Thursday, October 22, 2009

New Nanos Poll: 9.8-pt Conservative Lead

Nanos has a new poll out, taken between October 10 and October 18 and involving 1,005 Canadians. Here are the national results:

Conservatives - 39.8%
Liberals - 30.0%
New Democrats - 16.6%
Bloc Quebecois - 8.9%
Greens - 4.6%

So, a much better result for the Liberals and even the NDP. But still a very good result for the Tories. As someone has pointed out in the comments section, Nanos doesn't list the parties in their survey question, which likely hurts the Greens. This explains the higher NDP and Liberal numbers. To me, this is a more accurate representation of Canadian public opinion than a poll that puts the Greens at over 10.0%.

The Conservatives lead in British Columbia with 37.3%, followed relatively closely by the Liberals at 29.4%. The NDP is at 22.6% and the Greens are at 10.7%.

In Ontario, Nanos has the gap as much smaller than EKOS. The Conservatives are still strong at 40.4%, but the Liberals are not out of it at 35.3%. The NDP is also doing well at 17.3%.

In Quebec, the Bloc is well ahead at 39.4%. The Liberals are down at 24.6% while the Conservatives are up to 21.2%. The NDP is at 14.5%, a strong result. The Greens are at 0.4%, a little low!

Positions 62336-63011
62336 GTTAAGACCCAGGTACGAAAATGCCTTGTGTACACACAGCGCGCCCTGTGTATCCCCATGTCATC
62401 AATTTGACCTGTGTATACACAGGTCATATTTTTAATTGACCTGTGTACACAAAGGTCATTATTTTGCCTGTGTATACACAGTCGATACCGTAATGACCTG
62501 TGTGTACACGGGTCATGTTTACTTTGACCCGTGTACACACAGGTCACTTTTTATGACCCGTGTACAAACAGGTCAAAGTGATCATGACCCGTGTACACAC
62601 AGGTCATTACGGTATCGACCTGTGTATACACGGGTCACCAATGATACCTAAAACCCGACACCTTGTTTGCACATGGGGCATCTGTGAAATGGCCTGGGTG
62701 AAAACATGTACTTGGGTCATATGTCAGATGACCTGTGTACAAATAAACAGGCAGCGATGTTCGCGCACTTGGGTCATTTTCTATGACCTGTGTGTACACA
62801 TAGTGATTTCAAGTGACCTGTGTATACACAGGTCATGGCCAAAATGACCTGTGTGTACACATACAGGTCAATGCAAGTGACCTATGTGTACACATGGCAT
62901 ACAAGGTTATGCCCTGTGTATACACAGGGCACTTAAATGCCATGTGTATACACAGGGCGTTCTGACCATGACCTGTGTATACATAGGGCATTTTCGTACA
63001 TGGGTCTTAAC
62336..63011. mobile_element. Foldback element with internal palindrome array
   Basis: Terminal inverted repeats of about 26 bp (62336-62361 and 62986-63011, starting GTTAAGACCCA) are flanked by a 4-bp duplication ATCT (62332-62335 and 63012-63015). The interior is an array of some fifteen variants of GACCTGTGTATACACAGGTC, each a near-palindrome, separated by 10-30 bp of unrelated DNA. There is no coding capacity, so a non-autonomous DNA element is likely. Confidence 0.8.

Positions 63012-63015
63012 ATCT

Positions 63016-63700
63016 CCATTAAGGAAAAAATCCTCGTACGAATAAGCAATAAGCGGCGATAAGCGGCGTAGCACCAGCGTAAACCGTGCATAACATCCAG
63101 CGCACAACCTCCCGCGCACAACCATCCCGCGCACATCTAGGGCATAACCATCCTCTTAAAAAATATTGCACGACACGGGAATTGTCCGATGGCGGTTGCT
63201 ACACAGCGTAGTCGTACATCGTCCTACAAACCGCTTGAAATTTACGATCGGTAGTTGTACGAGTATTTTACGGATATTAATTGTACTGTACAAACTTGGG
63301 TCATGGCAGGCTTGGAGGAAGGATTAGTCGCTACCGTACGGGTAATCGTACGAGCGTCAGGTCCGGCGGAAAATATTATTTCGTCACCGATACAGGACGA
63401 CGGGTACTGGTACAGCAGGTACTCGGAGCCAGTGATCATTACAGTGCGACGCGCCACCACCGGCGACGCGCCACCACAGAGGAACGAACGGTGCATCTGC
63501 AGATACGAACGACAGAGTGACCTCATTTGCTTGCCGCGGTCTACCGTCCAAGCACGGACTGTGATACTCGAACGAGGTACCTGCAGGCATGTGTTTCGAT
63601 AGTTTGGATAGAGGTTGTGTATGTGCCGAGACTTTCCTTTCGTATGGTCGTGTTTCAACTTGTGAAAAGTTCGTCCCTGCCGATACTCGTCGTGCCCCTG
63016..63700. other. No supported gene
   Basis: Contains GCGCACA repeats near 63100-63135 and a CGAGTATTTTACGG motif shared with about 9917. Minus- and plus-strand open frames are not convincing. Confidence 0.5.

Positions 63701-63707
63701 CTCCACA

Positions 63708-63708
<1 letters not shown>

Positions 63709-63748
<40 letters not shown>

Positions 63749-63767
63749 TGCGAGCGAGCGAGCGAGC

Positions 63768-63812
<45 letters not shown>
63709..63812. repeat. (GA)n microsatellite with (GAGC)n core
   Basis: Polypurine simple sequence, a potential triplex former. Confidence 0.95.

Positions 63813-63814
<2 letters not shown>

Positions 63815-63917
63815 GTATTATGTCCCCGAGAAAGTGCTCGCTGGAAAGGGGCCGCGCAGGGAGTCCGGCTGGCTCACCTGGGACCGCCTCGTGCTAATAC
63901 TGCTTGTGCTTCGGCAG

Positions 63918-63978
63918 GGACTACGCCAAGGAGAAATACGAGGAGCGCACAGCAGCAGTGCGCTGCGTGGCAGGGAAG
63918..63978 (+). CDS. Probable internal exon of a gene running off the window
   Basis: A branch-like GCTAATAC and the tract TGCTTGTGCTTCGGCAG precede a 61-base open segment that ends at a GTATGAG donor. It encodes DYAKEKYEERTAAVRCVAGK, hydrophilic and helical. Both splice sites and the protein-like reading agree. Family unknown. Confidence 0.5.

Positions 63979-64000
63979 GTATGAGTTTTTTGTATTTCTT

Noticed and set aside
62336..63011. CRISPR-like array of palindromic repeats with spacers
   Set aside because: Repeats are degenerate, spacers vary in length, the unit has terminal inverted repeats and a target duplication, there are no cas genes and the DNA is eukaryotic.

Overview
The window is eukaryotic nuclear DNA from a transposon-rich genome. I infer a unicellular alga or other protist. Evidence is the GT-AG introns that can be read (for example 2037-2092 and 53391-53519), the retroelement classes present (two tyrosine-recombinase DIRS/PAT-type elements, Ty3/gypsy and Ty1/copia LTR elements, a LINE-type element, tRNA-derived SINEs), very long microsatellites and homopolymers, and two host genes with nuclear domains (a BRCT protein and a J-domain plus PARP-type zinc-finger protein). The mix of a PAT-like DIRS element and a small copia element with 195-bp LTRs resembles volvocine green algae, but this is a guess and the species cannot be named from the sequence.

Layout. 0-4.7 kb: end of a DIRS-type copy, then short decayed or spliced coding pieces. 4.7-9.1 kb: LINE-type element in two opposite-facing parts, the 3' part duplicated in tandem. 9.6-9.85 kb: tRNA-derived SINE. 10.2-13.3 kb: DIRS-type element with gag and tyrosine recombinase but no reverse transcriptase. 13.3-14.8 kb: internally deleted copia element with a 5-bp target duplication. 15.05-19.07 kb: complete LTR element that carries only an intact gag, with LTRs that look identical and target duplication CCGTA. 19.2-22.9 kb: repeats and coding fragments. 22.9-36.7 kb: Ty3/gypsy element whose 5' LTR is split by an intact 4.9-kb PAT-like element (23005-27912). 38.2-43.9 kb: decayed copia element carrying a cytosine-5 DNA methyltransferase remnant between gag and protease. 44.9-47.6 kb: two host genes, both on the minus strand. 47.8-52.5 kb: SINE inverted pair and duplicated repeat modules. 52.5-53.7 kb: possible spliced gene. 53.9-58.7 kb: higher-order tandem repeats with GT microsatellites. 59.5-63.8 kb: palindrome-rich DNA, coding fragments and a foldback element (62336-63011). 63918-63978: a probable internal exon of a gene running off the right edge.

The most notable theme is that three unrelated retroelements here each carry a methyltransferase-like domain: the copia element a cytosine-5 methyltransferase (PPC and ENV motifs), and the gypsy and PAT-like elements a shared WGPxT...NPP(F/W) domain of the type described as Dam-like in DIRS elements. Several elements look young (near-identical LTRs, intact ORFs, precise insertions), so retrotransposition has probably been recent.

In Atlantic Canada, the Conservatives lead a close race, 39.6% to 39.1%. The NDP is at 20.1%.

Nanos puts Alberta and the Prairies together, so I can't do a full poll projection. But using the current projection to fill in that blank, we get 142 Conservative seats, 94 Liberal, 50 Bloc Quebecois, and 22 NDP seats. So, pretty much what we have now except the Liberals rip a few seats away from the NDP. Kicking and screaming, no doubt.

Good to see a Nanos poll! They haven't had one in over a month. Variations like these are a good demonstration why it is better to have a conservative (small-c) projection model.

Expect a projection update tomorrow.


  1. Two polls one day!?! Christmas must be close. This poll ends sooner than the EKOS poll which showed the Conservatives at a lower percentage, maybe a trend related to the cheques? I agree about the Green comment Eric. If people are really Green supporters they will choose Green. If they don't care about politics when they get a call and the Green party is mentioned, I think people naturally throw their support that way. I don't have any support for this comment, but it just seems like the Green party is a protest/whatever vote...or thats the sense I get talking to friends.